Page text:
The government is threatening to make modifying any motorcycle illegal

New proposals that promote green initiatives and smooth the path for self-driving transport could have a huge impact on the motorcycle industry

Yamaha MT-09 (2026) Akrapovič full system review

A new proposal drawn up by the Department for Transport (DfT) could lead to modifying or customising a motorcycle being made an illegal act as part of new measures to accelerate greener initiatives.

The terms are laid out in DfT’s ‘Future of Transport’ review amid a series of other plans across the transport industry to help the UK reach its ‘Net Zero’ carbon emissions target by 2030.

In it, the paper says any owner looking to ‘tamper’ with a system related to the engine or parts that emit gases in a way that could see it pollute would become a crime. 

It says motorcycle owners will break the law if they fettle with a ‘system, part or component of a vehicle intended or adapted to be used on the road’.

The proposal has drawn swift criticism from the Motorcycle Action Group (MAG), which labelled it a ‘sucker punch’ to the consumer and an attack on the freedom to do what you wish with your own property.

"I was expecting the lack of motorcycle focus in policies for the charging infrastructure, but the anti-tampering proposals came as a real sucker punch," says Colin Brown, MAG’s Director of Campaigns and Political Engagement.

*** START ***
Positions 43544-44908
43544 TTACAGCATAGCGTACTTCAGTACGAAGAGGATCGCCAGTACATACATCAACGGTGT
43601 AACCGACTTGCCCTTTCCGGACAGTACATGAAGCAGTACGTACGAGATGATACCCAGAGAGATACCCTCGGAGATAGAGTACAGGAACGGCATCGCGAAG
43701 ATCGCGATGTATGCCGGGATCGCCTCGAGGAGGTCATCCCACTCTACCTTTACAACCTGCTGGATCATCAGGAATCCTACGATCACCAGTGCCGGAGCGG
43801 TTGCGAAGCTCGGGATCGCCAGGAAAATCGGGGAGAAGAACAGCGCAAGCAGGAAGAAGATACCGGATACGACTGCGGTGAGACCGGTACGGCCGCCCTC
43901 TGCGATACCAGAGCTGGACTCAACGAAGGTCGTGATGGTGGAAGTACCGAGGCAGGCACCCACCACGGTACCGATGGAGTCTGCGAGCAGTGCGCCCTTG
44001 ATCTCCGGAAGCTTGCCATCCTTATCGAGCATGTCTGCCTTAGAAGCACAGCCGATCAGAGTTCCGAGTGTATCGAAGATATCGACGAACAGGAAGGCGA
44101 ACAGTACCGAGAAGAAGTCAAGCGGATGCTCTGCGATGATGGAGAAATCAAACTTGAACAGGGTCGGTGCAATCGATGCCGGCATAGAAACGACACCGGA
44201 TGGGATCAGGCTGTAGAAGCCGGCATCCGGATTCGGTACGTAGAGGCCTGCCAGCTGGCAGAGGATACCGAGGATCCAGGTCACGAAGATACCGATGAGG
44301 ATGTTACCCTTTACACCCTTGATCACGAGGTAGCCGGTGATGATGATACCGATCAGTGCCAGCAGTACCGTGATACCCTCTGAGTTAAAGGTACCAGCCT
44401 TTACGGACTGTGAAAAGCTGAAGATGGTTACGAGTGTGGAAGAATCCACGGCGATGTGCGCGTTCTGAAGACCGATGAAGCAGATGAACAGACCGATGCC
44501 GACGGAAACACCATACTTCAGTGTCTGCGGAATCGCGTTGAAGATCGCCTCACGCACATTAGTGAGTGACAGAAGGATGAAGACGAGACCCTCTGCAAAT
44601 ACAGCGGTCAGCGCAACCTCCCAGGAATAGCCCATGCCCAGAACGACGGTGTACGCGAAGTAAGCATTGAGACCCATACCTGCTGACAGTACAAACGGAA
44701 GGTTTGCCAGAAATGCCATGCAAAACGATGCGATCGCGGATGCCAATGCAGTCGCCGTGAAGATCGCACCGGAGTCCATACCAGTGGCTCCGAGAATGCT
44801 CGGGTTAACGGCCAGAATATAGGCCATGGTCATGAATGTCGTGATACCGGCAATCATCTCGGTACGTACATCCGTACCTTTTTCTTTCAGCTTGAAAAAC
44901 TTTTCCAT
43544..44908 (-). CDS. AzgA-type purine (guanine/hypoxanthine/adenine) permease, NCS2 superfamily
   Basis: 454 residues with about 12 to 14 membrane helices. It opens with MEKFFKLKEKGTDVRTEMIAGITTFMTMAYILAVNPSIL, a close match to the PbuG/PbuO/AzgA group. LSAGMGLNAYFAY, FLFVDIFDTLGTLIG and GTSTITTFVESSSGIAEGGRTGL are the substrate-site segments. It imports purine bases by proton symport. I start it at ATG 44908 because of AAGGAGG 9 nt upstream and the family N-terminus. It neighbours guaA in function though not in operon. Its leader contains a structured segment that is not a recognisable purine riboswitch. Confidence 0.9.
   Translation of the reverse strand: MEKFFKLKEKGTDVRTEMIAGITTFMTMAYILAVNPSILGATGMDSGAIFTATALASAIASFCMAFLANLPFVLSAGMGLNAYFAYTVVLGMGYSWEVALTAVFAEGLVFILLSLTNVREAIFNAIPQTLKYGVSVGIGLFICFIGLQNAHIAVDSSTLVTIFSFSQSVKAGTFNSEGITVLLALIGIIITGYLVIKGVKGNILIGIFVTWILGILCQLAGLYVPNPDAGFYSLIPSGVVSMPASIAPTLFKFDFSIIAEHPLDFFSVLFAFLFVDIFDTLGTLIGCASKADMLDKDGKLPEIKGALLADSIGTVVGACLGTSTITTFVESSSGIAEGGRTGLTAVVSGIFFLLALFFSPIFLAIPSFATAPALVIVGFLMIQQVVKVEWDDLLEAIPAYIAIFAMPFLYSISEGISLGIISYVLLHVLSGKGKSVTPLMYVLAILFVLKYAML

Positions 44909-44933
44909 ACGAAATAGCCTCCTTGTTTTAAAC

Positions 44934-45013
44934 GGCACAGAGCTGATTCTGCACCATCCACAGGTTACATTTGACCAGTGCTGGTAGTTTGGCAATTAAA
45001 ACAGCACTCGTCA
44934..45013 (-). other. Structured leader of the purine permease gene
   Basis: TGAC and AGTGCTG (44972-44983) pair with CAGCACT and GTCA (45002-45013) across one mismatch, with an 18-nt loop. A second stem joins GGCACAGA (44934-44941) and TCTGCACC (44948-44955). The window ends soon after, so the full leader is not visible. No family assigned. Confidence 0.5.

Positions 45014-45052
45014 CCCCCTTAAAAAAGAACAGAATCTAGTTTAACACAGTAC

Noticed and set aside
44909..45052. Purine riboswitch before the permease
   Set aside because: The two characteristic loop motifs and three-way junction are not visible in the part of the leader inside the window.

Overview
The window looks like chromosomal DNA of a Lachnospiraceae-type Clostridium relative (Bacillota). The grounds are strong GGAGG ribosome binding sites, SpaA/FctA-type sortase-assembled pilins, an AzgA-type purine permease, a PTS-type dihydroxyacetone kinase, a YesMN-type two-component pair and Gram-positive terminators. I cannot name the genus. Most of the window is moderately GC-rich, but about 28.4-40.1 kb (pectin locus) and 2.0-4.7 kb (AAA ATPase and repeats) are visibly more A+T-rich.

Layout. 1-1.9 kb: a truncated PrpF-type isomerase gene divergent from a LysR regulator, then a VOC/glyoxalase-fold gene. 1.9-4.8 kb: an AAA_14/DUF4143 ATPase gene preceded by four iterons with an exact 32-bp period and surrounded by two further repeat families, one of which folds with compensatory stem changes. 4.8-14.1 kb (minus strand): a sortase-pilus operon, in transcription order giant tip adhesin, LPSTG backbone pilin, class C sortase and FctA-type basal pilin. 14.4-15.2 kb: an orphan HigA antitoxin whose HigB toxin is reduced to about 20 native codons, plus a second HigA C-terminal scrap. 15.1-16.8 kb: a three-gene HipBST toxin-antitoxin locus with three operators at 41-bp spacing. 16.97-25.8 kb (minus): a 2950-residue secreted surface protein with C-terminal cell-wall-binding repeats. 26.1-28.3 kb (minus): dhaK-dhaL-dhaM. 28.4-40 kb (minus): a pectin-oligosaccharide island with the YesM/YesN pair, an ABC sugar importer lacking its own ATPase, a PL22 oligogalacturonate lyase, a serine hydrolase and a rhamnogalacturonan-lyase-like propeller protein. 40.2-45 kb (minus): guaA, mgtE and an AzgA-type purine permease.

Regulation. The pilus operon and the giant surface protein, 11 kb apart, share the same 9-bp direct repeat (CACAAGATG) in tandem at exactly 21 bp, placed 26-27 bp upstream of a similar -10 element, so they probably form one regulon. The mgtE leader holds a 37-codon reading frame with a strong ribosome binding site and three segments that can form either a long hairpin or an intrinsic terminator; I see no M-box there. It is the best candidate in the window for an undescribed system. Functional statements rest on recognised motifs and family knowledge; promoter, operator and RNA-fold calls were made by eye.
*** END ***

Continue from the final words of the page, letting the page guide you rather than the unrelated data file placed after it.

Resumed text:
"As the owner of a motorcycle with less OEM parts than aftermarket ones you can imagine my reaction. This renewed attack on the right to do what you wish with your own property is not something that I can see many motorcyclists welcoming."

Though measures such as these have been drawn up before as part of an European Union-backed initiative, it was hoped post-Brexit UK would go its own way, rather than push through with a similar plan.

While the measures might seem broadly targeted at cars - which emit more harmful gases - motorcycles are currently being looped into proposals with four-wheel equivalents despite being far smaller in numbers.

Moreover, with cities increasingly leaning towards making the roads emissions-free to encourage electric models only, the way the motorcycle industry is regulated on this front is beginning to change.

More alarmingly for bikers though is the other reason why measures such as making modifying illegal are being taken seriously… and you’re not going to like it.

The government - and numerous manufacturers, plus private companies like Uber and Google - are pumping huge resources into autonomous vehicles. If you’ve ever received one of those windows during a sign-in process online that asks you to click on the ‘traffic lights’ or ‘fire hydrants’, you may know that this is Google’s way to help train its vehicles to spot such hazards… if you didn’t, you learn something new every day!

Well, arguably the biggest issue for the reliability of this technology is motorcycles since they filter, are smaller to spot and can change speed and direction quickly. 

It seems the way around this is to programme it to recognise the type of model to understand its risk, but modifications that change this could become a problem. 

Let’s say we’re sceptical about that last one but in a greener future society filled with self-driving cars, it seems freedom of living with a motorcycle you’ve customised isn’t in the government’s grand plan…

MAG is inviting motorcyclists to respond to the proposals - you can read more the proposals HERE

Buell Hammerhead 1190 (2022) Specs | Sportsbike To Herald American Icon Relaunch |